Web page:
One of the loveliest lessons we have learned as we reach our 60s and beyond is that life is full of surprising twists and turns. What may have been a passing fancy becomes a life-long passion and major fork in the road.
I once had a yoga instructor who spoke of having a helicopter view of our lives. If we thought we were in a ‘traffic jam’ of life, our helicopter view would show us an unencumbered road ahead. And so the journey continues.
In my 20s, 30s, and 40s, I was active as a dancer, an athlete, and busy meeting the demands of a working mother, wife, and social being. In my 50s, the leaping and twirls of the dance seemed to be a bit harsh on my body.
A friend suggested a yoga class and I was interested in anything that wasn’t as boring as the step machine. She offered me movement, challenge, music, community, and more. I was instantly and deeply devoted to developing a yoga practice which continues to this day.
Then, just as I was beginning my yoga journey, my dearly beloved father passed away. In my grieving, I found a tiny piece of solace in my yoga practice where my wonderful teachers offered Buddhist and Yogic teachings along with breath and movement.
When my mother passed away five years later, I was able to find a source of comfort in my yoga study. As I practiced the asanas, the physical practice, I immersed also in the teachings and the meditation. I could spend time with my parents’ spirits in a new way that was certainly very sad, but also comforting.
I was introduced to the concept that in death the relationship doesn’t end, it just changes. Wow, that was an epiphany for me.
Then in 2015, I experienced my most devastating losses. My husband had to undergo a scary and difficult second open heart surgery. He has since had a heart transplant and is doing really great now, whew.
My very best, soulful and magnificent friend of 40 years, Kaiya, passed on after a 17-month journey with glioblastoma. I was crushed by her death. Three years earlier, my fabulous, and wonderful big sister, Susie, was diagnosed with stage 4 lung cancer. Susie succumbed a short four months after Kaiya.
My two best, intimate, confidants, mentors, and personal cheerleaders were gone from my physical life. The two strong, amazing women I had leaned on and learned from were gone. The emptiness was bottomless.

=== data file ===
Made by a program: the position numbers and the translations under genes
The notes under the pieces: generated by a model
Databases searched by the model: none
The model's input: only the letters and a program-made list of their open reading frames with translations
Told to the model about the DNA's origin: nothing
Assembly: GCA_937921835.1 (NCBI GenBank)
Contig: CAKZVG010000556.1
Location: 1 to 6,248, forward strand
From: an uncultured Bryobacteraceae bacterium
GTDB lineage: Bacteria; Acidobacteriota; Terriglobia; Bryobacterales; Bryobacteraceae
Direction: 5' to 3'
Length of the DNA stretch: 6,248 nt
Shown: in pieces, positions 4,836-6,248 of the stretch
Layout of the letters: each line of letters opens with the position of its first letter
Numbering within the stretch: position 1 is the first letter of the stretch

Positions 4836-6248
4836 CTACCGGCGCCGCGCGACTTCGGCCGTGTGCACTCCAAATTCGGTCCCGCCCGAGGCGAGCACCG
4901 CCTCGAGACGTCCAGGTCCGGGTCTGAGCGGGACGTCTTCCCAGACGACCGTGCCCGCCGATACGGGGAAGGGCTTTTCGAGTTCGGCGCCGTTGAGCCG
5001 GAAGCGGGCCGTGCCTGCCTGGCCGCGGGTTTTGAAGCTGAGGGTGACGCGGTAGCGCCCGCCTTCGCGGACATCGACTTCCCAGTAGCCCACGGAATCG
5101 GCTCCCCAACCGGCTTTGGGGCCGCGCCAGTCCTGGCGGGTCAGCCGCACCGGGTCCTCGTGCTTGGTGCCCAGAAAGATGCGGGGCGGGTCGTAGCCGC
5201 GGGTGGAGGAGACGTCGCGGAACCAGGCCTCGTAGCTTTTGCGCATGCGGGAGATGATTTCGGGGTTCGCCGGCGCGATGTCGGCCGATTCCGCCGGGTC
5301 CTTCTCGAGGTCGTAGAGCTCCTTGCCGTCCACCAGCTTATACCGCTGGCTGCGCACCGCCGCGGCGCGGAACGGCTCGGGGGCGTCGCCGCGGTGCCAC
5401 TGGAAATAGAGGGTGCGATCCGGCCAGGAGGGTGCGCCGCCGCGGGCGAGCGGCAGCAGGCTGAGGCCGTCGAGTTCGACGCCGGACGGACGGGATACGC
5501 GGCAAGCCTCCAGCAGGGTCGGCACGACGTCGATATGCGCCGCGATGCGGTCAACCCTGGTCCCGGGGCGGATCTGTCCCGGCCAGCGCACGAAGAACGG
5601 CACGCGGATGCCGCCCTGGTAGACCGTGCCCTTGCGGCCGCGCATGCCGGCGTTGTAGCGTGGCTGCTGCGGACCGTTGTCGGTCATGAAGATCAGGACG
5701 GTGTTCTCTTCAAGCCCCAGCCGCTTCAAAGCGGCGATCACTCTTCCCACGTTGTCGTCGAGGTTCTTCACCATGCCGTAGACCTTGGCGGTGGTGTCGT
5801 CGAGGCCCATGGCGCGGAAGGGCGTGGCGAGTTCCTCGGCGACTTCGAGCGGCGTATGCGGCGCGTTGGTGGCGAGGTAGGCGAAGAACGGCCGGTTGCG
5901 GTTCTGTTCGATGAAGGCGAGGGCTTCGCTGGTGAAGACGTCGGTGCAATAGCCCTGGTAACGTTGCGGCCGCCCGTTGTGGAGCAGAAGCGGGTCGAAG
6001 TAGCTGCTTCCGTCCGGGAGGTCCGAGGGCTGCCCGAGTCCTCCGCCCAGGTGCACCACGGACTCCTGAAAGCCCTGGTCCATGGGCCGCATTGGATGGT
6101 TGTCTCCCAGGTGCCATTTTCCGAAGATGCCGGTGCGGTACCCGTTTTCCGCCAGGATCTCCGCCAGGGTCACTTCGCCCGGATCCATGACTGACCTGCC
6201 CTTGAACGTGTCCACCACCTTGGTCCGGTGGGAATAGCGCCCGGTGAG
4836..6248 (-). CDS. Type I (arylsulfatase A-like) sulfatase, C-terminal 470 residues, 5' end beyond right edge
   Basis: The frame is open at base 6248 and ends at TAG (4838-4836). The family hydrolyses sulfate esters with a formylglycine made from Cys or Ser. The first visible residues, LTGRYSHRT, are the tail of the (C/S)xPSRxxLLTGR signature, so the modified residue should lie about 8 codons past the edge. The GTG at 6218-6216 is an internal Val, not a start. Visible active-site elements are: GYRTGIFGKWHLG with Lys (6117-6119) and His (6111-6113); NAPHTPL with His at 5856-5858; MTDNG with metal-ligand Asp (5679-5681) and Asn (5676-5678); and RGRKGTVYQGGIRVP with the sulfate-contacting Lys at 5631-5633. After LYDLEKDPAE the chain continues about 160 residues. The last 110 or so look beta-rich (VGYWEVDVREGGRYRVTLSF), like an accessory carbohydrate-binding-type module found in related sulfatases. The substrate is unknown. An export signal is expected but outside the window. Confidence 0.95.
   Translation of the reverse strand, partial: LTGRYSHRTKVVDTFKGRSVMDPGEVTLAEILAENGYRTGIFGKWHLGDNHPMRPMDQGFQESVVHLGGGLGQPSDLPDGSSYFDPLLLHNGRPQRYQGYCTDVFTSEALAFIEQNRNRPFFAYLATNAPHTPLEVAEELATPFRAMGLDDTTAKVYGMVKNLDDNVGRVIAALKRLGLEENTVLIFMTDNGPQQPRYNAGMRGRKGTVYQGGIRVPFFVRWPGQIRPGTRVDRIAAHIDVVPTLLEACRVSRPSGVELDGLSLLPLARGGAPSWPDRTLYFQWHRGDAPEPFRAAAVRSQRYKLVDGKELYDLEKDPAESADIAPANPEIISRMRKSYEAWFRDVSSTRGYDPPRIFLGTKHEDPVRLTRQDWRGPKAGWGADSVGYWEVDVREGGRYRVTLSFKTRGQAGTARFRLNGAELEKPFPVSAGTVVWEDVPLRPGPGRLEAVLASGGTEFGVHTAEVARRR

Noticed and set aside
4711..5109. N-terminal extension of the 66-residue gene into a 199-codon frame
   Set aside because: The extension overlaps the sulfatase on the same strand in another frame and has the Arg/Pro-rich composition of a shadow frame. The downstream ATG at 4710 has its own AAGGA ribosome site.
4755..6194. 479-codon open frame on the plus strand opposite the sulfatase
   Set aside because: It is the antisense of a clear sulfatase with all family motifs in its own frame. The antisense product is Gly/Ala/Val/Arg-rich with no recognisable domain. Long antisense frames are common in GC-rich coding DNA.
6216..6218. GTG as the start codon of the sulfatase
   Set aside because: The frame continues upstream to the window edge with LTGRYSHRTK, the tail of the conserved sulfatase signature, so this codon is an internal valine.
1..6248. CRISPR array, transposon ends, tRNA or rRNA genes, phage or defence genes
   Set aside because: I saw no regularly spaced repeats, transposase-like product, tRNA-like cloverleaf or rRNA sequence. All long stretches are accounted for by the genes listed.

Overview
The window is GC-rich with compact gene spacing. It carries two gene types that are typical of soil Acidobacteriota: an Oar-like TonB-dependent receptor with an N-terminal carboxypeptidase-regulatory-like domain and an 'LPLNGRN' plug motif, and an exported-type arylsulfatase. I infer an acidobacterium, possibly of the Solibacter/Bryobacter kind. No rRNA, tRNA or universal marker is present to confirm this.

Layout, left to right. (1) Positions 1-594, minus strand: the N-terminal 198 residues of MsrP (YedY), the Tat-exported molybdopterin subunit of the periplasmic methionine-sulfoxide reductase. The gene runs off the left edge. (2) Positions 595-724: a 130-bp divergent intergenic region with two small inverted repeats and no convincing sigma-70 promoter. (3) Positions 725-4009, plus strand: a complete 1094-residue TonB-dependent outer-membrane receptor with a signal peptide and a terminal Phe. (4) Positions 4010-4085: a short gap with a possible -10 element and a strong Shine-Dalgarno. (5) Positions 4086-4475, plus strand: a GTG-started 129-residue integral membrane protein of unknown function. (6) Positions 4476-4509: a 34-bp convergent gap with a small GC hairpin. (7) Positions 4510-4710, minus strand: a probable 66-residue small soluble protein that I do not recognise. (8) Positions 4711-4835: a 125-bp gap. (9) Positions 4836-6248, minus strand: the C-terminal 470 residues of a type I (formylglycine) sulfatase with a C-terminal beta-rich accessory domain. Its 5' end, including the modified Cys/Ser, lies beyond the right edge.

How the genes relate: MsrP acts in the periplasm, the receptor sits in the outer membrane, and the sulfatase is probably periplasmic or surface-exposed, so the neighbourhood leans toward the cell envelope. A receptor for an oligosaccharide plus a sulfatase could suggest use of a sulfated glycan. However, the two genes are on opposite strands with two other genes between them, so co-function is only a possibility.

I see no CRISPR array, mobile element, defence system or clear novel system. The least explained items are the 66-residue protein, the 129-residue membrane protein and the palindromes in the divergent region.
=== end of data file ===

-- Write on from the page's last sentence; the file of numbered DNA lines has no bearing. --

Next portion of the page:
My yoga practice held a space for me for grief, presence, solace, stillness, and movement. I immersed in yoga as the tears flowed during my teacher training and continued studies.
I found the study of the chakras, the seven main physical, emotional, and spiritual energy centers, met my mourning in a way that opened a passageway for me.
For example, when I felt ungrounded, unsafe, and untrusting I looked into my Root Chakra, my Mudlahara. I found I could put myself on the earth, breathe into my root, and practice gentle yoga that was focused on my feet, legs, and lower spine.
That space was where I could breathe, say affirmations that I was grounded, visualize the color red, hold my hands in a configuration, a mudra, that connected me to the earth, and I was present.
I learned to go through my grief to get to the other side, not around it. Through practicing yoga, I learned how to be still and present, and I felt a bit more comforted from it.
I went through my initial grief and my continued mourning studying and applying the practices of each of the seven main chakras, the rainbow bridge, as it is called.
I joined a local hospice support group of grief writing, where I wrote letters to my beloveds. The others in my group were as deeply grieving as I was. They were also deeply bent over, stiffened by their grief, congested, and unmoving. I spontaneously encouraged the group to gently move in their chairs and breathe with consciousness. They felt better!
Much to my surprise, I was then asked to lead a class of yoga to ‘heal’ grieving. I said that there was no healing to our grief. We needed to learn how to live with our losses. I was then inspired to share what I have, and continue to learn, about the truly never-ending grieving process.
The synergy of my passion for the study and practice of yoga and the chakras, the journey of grief from the passing of my loved ones, life’s many transitions, and my desire (Divine intervention?) to help others led to my creating Yoga for Living with Loss as a style of practice.
Grief is such an emotional, intellectual, and spiritual roller coaster that it can easily become congested in our physical bodies.
Through a variety of breathing practices, gentle yoga movements, a deeper understanding of how our bodies react to grief, an examination of our specific chakras, meditation, and our need for connection to others, Yoga for Living with Loss helps us to navigate our losses without getting lost.
My off-handed agreement to join a friend at a yoga class, has provided me with a way to support whoever I can in their journey of grief, mourning, and resilience. And that has been a surprising life twist indeed!
For more information and to access the Yoga for Living with Loss Video Series, please visit www.GrowingYoungerGracefully.com. and contact me for any comments, questions, or discussion.
Have you heard about the power of yoga for the grieving? What yoga techniques have you tried to help you get through mourning? Who introduced you to gentle yoga? What effect does it have on you?